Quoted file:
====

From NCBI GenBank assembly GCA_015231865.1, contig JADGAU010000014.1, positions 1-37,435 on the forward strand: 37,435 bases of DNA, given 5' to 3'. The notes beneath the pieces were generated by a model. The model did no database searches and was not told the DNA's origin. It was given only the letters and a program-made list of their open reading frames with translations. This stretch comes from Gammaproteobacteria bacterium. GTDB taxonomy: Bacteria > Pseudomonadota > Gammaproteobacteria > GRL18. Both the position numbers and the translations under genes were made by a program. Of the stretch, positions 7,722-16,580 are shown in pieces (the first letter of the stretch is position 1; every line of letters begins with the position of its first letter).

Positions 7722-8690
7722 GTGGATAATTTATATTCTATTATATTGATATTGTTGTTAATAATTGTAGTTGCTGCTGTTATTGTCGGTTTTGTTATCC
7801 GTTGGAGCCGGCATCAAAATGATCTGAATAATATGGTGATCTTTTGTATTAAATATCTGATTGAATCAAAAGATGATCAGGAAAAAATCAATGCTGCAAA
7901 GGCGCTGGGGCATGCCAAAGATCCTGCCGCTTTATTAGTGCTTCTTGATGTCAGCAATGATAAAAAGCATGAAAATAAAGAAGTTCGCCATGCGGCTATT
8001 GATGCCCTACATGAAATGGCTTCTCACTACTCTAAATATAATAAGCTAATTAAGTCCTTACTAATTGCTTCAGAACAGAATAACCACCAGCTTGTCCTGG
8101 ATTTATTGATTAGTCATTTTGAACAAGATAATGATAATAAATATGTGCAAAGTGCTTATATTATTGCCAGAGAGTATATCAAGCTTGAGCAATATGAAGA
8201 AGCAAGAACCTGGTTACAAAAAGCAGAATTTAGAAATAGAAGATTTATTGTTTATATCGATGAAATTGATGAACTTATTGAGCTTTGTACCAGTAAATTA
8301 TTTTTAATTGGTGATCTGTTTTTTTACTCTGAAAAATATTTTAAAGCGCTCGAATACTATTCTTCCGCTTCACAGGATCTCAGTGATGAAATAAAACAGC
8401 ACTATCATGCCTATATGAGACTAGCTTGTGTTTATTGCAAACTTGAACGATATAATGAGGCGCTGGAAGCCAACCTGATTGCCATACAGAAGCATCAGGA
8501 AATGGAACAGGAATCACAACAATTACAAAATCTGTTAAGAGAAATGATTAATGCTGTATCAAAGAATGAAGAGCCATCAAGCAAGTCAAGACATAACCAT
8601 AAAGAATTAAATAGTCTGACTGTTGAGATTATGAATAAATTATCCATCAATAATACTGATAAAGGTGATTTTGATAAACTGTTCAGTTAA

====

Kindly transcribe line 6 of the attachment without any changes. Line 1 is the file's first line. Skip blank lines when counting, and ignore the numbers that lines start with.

8001 GATGCCCTACATGAAATGGCTTCTCACTACTCTAAATATAATAAGCTAATTAAGTCCTTACTAATTGCTTCAGAACAGAATAACCACCAGCTTGTCCTGG